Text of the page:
Before we start designing our first dialogues, lets have a look behind the concept of the dialogue engine. Understanding the basics will allow you to use the Dialogue Editor more efficiently and prevent you from trying to accomplish the impossible.
Understanding the Dialogue Engine
First of all, what exactly is a dialogue? In our case, a dialogue is the conversation between the player and at least one NPC. The NPCâ€™s speech is usually followed by a number of replies for the player to chose from. The NPC will then react according to the choice. After that it is the playerâ€™s turn again, and so on. Apart from player and NPC there is a third entity: the Narrator. Technically, it behaves like a NPC, but it has a completely different role. Usually it will describe matters that are of importance to the player, but which cannot be depicted by the game engine.
Now that weâ€™ve seen who may take part in a dialogue, weâ€™ll have a look at its organization. It will usually start with NPC or Narrator speech, to give the player something to react to. However, there is no need for a player reaction. Instead, the Narrator or various NPCs could go on and on (in which case the dialogue would either degenerate into a monologue or into a conversation between different NPCs). Player speech however must always be followed immediately by either NPC or Narrator text, unless it should end the dialogue. Dialogues following the scheme above will remain rather static. The player may chose from a list of replies whenever it is his turn, but other than that everything remains the same in all circumstances. Therefore, the dialogue engine provides a few mechanisms to make dialogues more dynamic and adaptive to different situations.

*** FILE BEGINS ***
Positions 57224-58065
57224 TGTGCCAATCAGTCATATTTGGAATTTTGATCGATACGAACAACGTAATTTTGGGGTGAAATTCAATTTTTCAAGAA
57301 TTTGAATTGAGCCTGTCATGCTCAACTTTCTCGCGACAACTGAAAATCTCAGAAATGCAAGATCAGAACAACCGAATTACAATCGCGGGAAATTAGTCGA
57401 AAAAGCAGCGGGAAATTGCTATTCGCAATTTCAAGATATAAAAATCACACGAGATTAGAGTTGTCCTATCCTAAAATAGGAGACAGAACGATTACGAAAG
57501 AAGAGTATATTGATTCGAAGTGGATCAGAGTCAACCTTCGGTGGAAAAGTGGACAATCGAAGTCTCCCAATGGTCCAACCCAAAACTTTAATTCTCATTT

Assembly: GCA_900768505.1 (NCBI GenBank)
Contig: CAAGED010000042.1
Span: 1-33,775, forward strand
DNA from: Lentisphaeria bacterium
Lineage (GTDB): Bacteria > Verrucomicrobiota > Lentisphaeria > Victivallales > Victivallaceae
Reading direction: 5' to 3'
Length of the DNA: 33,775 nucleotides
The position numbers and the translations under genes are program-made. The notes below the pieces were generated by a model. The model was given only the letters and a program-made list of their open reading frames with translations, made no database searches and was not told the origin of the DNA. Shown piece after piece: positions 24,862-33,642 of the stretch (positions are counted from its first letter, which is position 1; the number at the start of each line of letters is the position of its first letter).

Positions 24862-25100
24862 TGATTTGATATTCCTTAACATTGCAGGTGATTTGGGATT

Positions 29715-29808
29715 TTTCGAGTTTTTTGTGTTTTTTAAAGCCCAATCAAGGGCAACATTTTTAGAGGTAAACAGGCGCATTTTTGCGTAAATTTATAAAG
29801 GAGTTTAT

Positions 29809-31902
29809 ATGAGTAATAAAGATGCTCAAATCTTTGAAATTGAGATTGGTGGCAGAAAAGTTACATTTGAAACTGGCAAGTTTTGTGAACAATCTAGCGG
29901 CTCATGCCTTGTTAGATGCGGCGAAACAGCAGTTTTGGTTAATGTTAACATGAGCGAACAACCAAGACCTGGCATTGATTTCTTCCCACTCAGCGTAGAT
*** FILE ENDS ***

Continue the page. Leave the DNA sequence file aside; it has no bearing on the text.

For one, NPCs and Narrator can have choices too. Whenever they have several options, they will randomly pick one. That may liven up the dialogue somewhat, but it also means a total loss of control. Therefore, each choice can be combined with a condition. Player, NPC and Narrator will only be able to chose those alternatives whose conditions evaluated true. As practically every aspect of gameworld and characters can be queried in a condition, it is possible to create dialogues that can adapt to many different situations. Most often, the state of various quest steps will be used for branches in a dialogue.
Such dialogues require lots of writing, of course. Therefore, dlgeditâ€™s main aim is assisting you with the complex structure of dialogues, so you can fully concentrate on the actual writing. As it tries to get as little in the way as possible, its usage is not always intuitive. However, the brief tutorial that follows should make you comfortable with most of its controls.